The suite of rooms inside Devonshire House which was emptied of its furniture for the Ball.

Those invited to the Ball spent fortunes on their costumes which in almost all cases were worn only for this event. The couturier Jean Worth of Paris wrote of "a number of freak orders taken" by his establishment, for which each pearl and diamond was sewn on by hand. One piece of jewelled embroidery kept several girls busy for almost a month, and he claimed that the most expensive costume cost 5,000 francs.

The Duchess of Devonshire instructed her guests to dress around the theme of certain courts, both mythical and temporal. They were to form various processions and perform a quadrille - for which many people practised for weeks. While some guests took their instructions literally, others modelled themselves upon paintings, and thus fell into more amorphous costume groupings, such as "17th century" or "Venetians."

Guests at the Ball fell into two distinct groups, obliged to ignore each others' shortcomings for the sake of form. The majority of the aristocracy were rigidly respectable and conservative in outlook whereas the behaviour of the circle around the Prince of Wales (later King Edward VII) was so "fast" that Queen Victoria wished to have nothing to do with "Society". Memoirs of the time reveal the frenetic bedroom-swapping activities that took place in the great country houses where a gentleman was expected to be back in his own bed by 4:30 a.m. - just before the servants set about their first daily duties.

As the royal residences were too hallowed for this sort of activity, Edward spent much of his time progressing around the country and visiting the stately homes and palaces of his friends where, as part of the entertainments, a good day's game shooting was proved to have an aphrodisiac effect on both the men and women. Among the images seen here, Daisy of Warwick, Daisy of Pless and Mrs James are known to have been intimate with the Prince of Wales, whose wife, Alexandra, turned a blind eye and a deaf ear to his wanderings and absorbed herself with her children who almost worshipped her.

There is no accounting as to why only certain guests were photographed during the Ball, but it can be assumed that, due to the complexity of their costumes and the exposure times needed for the glass plate negatives, there simply was not enough time to capture all the guests. In a newspaper interview the following years, James Lafayette claimed to have photographed 200 sitters in four and a half hours – a staggering speed of 1 minute 21 seconds per photograph! Additionally, perhaps not all the male guests were keen to be memorialised looking like a “tomfool” – as the Hon Reginald Baliol Brett (later 2nd Viscount Esher) complained in his diary!

A line drawing of a group of male guests in costume at the Ball
The Graphic, 10 July 1897

The knowledge that an album would be published with portraits of the guests in costume may well have led those who were not satisfied with the results of the hurried photographic session at the Ball to visit the Lafayette studio once or twice more with their costumes - some people up to six months after the event. The record of the event was finally published privately in 1899 and contains images made by various leading photography studios. The Lafayette archive at the V&A contains the only known surviving negatives by any photographer from the occasion.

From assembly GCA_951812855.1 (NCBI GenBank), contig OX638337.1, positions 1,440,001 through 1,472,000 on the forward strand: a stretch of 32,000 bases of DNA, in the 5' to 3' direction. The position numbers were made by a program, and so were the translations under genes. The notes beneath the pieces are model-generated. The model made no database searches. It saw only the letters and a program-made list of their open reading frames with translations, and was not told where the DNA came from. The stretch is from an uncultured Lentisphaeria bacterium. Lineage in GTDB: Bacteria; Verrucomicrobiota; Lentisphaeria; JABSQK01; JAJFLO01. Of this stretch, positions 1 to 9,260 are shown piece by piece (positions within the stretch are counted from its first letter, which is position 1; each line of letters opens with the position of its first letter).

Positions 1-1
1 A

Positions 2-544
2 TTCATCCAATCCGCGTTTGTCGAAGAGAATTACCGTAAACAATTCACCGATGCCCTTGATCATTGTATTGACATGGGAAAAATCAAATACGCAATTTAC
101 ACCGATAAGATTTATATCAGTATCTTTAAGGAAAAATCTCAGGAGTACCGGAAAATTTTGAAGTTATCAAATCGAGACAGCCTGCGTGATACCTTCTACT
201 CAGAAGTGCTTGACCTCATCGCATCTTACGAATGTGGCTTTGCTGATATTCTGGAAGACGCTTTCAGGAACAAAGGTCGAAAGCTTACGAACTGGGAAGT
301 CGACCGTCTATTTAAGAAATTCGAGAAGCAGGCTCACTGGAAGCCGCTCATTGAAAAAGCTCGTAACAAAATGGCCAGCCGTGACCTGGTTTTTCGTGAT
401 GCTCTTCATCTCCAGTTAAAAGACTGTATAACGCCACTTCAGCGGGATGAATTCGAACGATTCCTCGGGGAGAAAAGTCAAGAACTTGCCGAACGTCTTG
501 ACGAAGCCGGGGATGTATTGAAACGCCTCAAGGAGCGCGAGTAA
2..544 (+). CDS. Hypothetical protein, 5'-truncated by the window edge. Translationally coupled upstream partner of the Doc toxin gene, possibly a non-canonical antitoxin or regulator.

Although almost no original prints from the Devonshire House Ball have been found, it is obvious from a studio contact sheet that this popular series of royals in fancy dress was available for order by the public

There was huge press excitement surrounding the Ball, and crowds thronged Piccadilly on the night to watch the illustrious and heavily bejewelled and fantastically-costumed guests arriving in their carriages. From the enormous amount written in newspapers following the Ball and the fact that different publications describe costumes in some cases in identical wording, it is obvious that many of the guests or their costumiers made available detailed costume descriptions in order that they could be reported correctly and with all their pertinent details. In their eagerness to report on the Ball, many newspapers, in their next day's edition, also carried line drawings of the guests in costume and images from the ball would be published over the coming months in a variety of illustrated magazines.

Mrs Arhur Paget as photographed by Lafayette in everyday costume
and as Cleopatra for the Devonshire House Ball
Lady Wolverton as photographed by Lafayette in everyday costume
and as Brittania for the Devonshire House Ball

The commission from the Duchess of Devonshire to photograph the Ball would have brought enormous publicity value to the firm of Lafayette who opened their first London studio in 1897 to capitalise on the capital's commercial bulge during the jubilee year. Indeed, contact sheets found in display albums from the London studio show that the firm's regular customers could order prints of the Ball's guests in costume. Only some very few original prints from the Ball are known to exist. In 1924, almost three hundred years after it was built, Devonshire House was demolished to make way for an office block, whose ground floor is now occupied by Marks & Spencer and the Green Park Tube station. Only the magnificent wrought iron gates of the house survived complete with their sphinx-topped Greek revival piers, relocated to the edge of Green Park on the opposite side of Piccadilly where they can still be seen.


Devonshire House, Piccadilly, 2003, now an office building with a branch of Marks & Spencer and a tube entrance at ground floor level